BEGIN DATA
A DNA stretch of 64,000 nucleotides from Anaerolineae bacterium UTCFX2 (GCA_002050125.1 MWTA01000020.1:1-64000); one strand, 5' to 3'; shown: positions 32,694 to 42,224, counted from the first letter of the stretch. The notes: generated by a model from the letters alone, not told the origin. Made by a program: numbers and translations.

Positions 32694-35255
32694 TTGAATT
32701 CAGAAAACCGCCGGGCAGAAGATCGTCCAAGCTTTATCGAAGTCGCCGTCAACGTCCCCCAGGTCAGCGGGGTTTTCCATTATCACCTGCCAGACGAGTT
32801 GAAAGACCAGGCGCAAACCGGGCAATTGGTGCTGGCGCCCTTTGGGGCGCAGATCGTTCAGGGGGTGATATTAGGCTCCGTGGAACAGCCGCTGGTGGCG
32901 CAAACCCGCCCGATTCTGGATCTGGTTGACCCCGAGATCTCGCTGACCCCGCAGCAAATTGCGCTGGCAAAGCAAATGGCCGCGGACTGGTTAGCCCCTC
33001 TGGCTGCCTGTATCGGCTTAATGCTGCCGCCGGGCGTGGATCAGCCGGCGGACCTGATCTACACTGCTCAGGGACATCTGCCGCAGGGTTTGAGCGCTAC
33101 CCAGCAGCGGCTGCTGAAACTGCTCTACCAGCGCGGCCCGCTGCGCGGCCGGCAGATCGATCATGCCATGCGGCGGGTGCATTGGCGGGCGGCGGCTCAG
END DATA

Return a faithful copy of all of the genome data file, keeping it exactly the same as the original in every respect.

A DNA stretch of 64,000 nucleotides from Anaerolineae bacterium UTCFX2 (GCA_002050125.1 MWTA01000020.1:1-64000); one strand, 5' to 3'; shown: positions 32,694 to 42,224, counted from the first letter of the stretch. The notes: generated by a model from the letters alone, not told the origin. Made by a program: numbers and translations.

Positions 32694-35255
32694 TTGAATT
32701 CAGAAAACCGCCGGGCAGAAGATCGTCCAAGCTTTATCGAAGTCGCCGTCAACGTCCCCCAGGTCAGCGGGGTTTTCCATTATCACCTGCCAGACGAGTT
32801 GAAAGACCAGGCGCAAACCGGGCAATTGGTGCTGGCGCCCTTTGGGGCGCAGATCGTTCAGGGGGTGATATTAGGCTCCGTGGAACAGCCGCTGGTGGCG
32901 CAAACCCGCCCGATTCTGGATCTGGTTGACCCCGAGATCTCGCTGACCCCGCAGCAAATTGCGCTGGCAAAGCAAATGGCCGCGGACTGGTTAGCCCCTC
33001 TGGCTGCCTGTATCGGCTTAATGCTGCCGCCGGGCGTGGATCAGCCGGCGGACCTGATCTACACTGCTCAGGGACATCTGCCGCAGGGTTTGAGCGCTAC
33101 CCAGCAGCGGCTGCTGAAACTGCTCTACCAGCGCGGCCCGCTGCGCGGCCGGCAGATCGATCATGCCATGCGGCGGGTGCATTGGCGGGCGGCGGCTCAG